1.  Wainscoting

Wainscoting in a home's mudroomImage: Elissa Toews

Wainscoting bestows textured detail and rich visual interest to an otherwise bland wall, but its origins are much more practical: adding insulation.

In 18th-century homes, pre-industrial stone walls tended to be cool and damp. Wood wainscoting absorbed heat and kept drafty rooms cozy. Today’s modern insulation means wainscoting isn’t necessary to warm up your room, but it does provides another benefit: protecting your plaster walls from dings and dents, especially in high-traffic areas like hallways, mudrooms, and tightly packed dining rooms.

Related: Avoid the No. 1 Mistake Most Homeowners Make When Installing Chair Rails

2.  Bay Windows

Bay window in a breakfast roomImage: Hibbs Homes, LLC

Sure, bay windows transform an average room into a visual masterpiece. But their unique design also helps to modulate that room’s temperature and airflow. Open the windows on all sides to ventilate your space with breezes from multiple directions — ideal for airing out a stuffy winter bedroom or cooling down on a sticky summer day.

We’ll even contend that bay windows can cheer you up: Their extra window surface area — sometimes complete with a reading bench — invites more sunlight into your home. And evidence indicates sunlight makes you happier.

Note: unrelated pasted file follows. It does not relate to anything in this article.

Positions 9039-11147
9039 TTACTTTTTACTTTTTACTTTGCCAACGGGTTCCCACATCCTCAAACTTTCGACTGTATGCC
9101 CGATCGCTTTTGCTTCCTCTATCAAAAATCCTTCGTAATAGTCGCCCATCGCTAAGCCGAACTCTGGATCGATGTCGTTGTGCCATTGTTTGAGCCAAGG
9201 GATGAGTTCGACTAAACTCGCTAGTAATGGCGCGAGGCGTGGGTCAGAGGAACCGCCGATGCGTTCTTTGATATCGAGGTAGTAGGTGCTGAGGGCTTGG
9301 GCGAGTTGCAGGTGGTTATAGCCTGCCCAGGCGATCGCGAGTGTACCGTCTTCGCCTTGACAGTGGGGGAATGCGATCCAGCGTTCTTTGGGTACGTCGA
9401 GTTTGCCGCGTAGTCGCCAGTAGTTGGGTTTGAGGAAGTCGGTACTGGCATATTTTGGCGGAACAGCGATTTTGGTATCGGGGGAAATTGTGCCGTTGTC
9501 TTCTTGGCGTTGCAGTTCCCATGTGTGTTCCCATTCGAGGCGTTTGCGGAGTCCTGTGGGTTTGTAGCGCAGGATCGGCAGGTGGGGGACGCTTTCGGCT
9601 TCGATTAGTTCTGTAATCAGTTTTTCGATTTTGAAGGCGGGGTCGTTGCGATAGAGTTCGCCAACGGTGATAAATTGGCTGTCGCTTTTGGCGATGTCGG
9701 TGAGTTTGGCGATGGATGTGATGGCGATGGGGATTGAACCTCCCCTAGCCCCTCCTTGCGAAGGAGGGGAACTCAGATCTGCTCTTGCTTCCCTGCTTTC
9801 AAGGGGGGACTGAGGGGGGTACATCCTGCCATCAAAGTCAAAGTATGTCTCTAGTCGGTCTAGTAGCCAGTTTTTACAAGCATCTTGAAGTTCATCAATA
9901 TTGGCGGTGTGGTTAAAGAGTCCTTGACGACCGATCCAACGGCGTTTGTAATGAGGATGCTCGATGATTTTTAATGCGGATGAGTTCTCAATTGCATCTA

Related: The Joys (Emotional and Financial) of Daylighting

3.  Parapets

Parapet wall on a Spanish-style homeImage: Liz Foreman for HouseLogic

Originally designed to fend off intruders, parapets have found a new purpose in peaceful society: keeping a roof over your head in high winds. These small walls, commonly found bordering flat terraces or roofs, can prevent pressure from building up at your home’s upper perimeter that possibly — in the right (terrible) circumstances — could “suck roofs off buildings,” according to an article in “Building Science Insights.”

So while you might think your parapet is just ornamental, it’s actually preventing you from having a real-life “Wizard of Oz” moment. (Well, probably not — but don’t they look amazing paired with beautiful molding?)

4.  Dormers

Dormer window on a houseImage: Liz Foreman for HouseLogic

The little windows sticking out from a roof are far from just decorative: Not only do they break up a flat expanse of shingles visually, but they also provide ventilation and light to an attic or upstairs living space. Best of all? Because they push out from a room, dormers drastically increase the livable space inside by forming an alcove or nook, potentially turning a drafty old attic into a sunny, cheerful bedroom.

Other options for adding space to your loft might involve raising the roof or lowering the ceiling height of your main floor, but dormers are a far more affordable — and adorable — solution to your small space problems.

Related: Classy Architectural Details for Your Home’s Interior